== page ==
A few months back I decided to accept the challenge of keeping and breeding Pekin Robins, my first ever softbills!
Having read on the internet how to successfully breed Pekins the next step was the most difficult and that was from where would I source my first Pekins!
I am a member of the Brentwood CBS and another member Linda was introduced to me as a breeder of Pekin Robins. As chance would have it she had successfully bred Pekins during the year and had a hen available for sale. She invited my partner and me to see her aviaries and once there I was handed a very instructive sheet of do’s and dont’s which of course I have since treasured.
Now to find a cock bird which to all intents and purposes was going to be difficult because I was advised that if the introduction does not go to plan the Pekins could end up by seriously fighting. I happened to visit an internet sight Prelove and searched for any sellers of Peking Robins and to my delight I ended up conversing with a bird keeper in Witham (not far away!!) whose cock bird was lamenting the loss of its partner and was singing for a new partner. Naturally it is important for a visit to the seller to ensure that the bird is from a clean and respectable home!! The deal was done and I introduced the cock bird to the hen in my well planted aviary and over the following few days it was evident that they certainly did not want to fight each other!! And now I have a baby in the nest!
I feed my Pekins on a mixture of perle morbide, egg food and pinkies supplemented with mealworms and waxworms together with a culture of mini waxworms which is a relatively new product from UK Waxworms Limited. The food disappears very quickly now that there is a baby to feed so it is wise to supply fresh food if not three times a day certainly twice a day and not too late in the evening!!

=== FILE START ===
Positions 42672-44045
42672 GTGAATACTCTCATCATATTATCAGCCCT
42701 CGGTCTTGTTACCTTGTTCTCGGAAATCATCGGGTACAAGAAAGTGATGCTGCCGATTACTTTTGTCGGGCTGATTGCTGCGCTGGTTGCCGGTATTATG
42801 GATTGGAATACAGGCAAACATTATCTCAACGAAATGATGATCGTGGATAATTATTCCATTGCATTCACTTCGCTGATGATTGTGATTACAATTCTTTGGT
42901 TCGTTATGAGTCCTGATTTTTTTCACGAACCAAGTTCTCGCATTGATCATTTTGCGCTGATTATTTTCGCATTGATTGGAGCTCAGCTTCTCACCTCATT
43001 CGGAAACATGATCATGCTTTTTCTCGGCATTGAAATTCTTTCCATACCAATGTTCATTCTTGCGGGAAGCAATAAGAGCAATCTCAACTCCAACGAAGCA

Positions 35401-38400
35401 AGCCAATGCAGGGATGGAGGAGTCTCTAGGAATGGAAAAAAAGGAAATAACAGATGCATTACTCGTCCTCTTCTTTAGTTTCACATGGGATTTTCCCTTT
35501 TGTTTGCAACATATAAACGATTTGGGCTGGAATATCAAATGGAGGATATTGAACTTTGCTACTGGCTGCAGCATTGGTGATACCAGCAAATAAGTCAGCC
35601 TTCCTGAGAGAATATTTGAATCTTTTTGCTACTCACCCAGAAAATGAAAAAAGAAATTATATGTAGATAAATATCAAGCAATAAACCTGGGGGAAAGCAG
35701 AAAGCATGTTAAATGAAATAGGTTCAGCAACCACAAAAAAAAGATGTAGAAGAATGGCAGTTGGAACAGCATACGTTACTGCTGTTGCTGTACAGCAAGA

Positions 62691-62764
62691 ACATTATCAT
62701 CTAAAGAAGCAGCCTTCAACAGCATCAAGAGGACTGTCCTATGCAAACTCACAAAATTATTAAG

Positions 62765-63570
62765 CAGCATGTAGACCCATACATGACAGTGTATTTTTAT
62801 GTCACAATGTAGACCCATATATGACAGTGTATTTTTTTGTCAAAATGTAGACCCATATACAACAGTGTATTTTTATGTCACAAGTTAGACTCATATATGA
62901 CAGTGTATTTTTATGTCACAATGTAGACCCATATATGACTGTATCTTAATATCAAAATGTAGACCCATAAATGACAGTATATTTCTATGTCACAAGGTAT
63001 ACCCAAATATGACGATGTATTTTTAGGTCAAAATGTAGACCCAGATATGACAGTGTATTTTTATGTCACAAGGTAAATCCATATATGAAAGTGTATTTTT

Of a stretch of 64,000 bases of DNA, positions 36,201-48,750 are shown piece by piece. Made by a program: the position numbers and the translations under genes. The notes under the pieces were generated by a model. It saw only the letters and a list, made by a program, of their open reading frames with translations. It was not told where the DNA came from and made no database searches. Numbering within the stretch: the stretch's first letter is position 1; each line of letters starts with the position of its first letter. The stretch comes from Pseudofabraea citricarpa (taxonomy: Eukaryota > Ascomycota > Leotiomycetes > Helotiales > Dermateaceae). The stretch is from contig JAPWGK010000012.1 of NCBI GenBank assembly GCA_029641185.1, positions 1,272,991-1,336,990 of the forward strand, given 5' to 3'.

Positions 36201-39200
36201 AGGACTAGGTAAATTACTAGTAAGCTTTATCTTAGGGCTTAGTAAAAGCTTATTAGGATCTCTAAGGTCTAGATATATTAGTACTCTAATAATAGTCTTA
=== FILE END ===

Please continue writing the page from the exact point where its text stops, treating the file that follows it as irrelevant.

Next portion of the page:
My Pekins are housed in a mixed collection of red faced parrott finches, hecks grass finches, golden breasted waxbills and diamond fire tails. They seem to get on quite nicely but it is important to have dense vegetation to provide security to all the birds. I have been told that when feeding fully grown waxworms one must chop their heads off to avoid the intestines of the young becoming blocked but this advise has been questioned by some? Calcium deficiency will kill the babies so I am dusting all waxworms and food with a calcium enriched powder but I have also been advised that by feeding my mini mealworms with Layers Pellets, which are rich in calcium, will enrich the mini mealworms with the calcium required to bring up healthy chicks!!